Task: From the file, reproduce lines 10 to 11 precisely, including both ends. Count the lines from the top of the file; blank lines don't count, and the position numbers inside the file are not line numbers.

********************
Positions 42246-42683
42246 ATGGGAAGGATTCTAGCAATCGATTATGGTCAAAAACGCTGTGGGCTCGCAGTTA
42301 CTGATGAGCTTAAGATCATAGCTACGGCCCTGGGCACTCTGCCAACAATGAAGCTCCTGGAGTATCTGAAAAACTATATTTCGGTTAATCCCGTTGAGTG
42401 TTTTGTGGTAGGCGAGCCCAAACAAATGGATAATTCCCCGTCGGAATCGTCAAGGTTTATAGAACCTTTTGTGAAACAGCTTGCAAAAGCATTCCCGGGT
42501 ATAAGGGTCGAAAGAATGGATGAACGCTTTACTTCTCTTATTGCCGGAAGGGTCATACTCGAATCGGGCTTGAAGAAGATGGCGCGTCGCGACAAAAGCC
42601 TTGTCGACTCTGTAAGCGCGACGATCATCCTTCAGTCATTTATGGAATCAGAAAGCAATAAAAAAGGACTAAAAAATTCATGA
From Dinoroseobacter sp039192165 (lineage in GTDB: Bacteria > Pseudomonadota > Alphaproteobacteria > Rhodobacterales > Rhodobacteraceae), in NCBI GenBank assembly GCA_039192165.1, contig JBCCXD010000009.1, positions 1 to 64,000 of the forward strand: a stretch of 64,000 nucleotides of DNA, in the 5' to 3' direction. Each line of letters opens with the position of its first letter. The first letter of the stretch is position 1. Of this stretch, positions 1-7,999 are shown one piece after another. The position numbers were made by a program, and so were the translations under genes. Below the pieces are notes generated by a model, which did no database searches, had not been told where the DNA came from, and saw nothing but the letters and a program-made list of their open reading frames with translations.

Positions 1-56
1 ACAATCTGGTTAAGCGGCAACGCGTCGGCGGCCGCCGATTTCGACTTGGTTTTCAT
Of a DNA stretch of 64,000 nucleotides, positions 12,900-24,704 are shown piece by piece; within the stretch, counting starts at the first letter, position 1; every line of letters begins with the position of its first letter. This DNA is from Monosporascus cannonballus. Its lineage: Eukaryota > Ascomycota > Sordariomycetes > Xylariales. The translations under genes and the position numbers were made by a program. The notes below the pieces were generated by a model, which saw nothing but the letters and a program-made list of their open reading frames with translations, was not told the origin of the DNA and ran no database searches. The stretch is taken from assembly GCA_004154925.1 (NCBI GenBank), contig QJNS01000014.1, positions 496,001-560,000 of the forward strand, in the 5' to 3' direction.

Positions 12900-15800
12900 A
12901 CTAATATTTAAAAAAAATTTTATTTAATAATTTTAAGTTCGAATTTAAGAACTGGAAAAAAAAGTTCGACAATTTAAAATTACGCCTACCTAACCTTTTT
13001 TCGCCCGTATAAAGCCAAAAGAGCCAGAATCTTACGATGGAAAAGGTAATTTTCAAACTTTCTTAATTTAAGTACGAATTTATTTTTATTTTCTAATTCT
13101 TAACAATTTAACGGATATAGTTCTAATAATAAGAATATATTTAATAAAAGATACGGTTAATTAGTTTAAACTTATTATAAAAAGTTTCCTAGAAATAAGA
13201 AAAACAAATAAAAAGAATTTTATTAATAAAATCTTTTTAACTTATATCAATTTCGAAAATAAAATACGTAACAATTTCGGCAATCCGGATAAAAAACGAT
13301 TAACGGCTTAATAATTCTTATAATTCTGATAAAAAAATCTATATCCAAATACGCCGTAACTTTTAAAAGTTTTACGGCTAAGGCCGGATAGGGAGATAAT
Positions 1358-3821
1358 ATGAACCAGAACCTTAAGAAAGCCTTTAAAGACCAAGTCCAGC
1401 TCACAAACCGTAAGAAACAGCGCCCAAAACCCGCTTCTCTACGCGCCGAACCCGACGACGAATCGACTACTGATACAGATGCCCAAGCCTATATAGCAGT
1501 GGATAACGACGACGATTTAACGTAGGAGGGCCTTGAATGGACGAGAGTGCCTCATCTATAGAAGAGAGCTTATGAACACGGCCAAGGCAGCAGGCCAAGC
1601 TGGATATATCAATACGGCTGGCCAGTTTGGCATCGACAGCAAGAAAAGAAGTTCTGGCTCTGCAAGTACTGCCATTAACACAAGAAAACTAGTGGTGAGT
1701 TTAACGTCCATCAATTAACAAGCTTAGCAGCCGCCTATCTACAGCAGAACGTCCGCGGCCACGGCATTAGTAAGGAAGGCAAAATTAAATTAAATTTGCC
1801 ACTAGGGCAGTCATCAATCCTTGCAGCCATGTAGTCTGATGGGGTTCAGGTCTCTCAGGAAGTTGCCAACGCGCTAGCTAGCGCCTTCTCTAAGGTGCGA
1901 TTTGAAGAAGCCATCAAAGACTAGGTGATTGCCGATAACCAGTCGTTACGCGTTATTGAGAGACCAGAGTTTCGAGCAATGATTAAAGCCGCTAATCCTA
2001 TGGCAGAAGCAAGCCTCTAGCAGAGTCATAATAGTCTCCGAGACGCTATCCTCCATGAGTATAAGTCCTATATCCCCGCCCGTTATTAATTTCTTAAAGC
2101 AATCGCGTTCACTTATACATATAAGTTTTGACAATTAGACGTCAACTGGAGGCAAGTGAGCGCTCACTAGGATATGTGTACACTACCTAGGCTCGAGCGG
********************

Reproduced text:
Of a DNA stretch of 64,000 nucleotides, positions 12,900-24,704 are shown piece by piece; within the stretch, counting starts at the first letter, position 1; every line of letters begins with the position of its first letter. This DNA is from Monosporascus cannonballus. Its lineage: Eukaryota > Ascomycota > Sordariomycetes > Xylariales. The translations under genes and the position numbers were made by a program. The notes below the pieces were generated by a model, which saw nothing but the letters and a program-made list of their open reading frames with translations, was not told the origin of the DNA and ran no database searches. The stretch is taken from assembly GCA_004154925.1 (NCBI GenBank), contig QJNS01000014.1, positions 496,001-560,000 of the forward strand, in the 5' to 3' direction.

Positions 12900-15800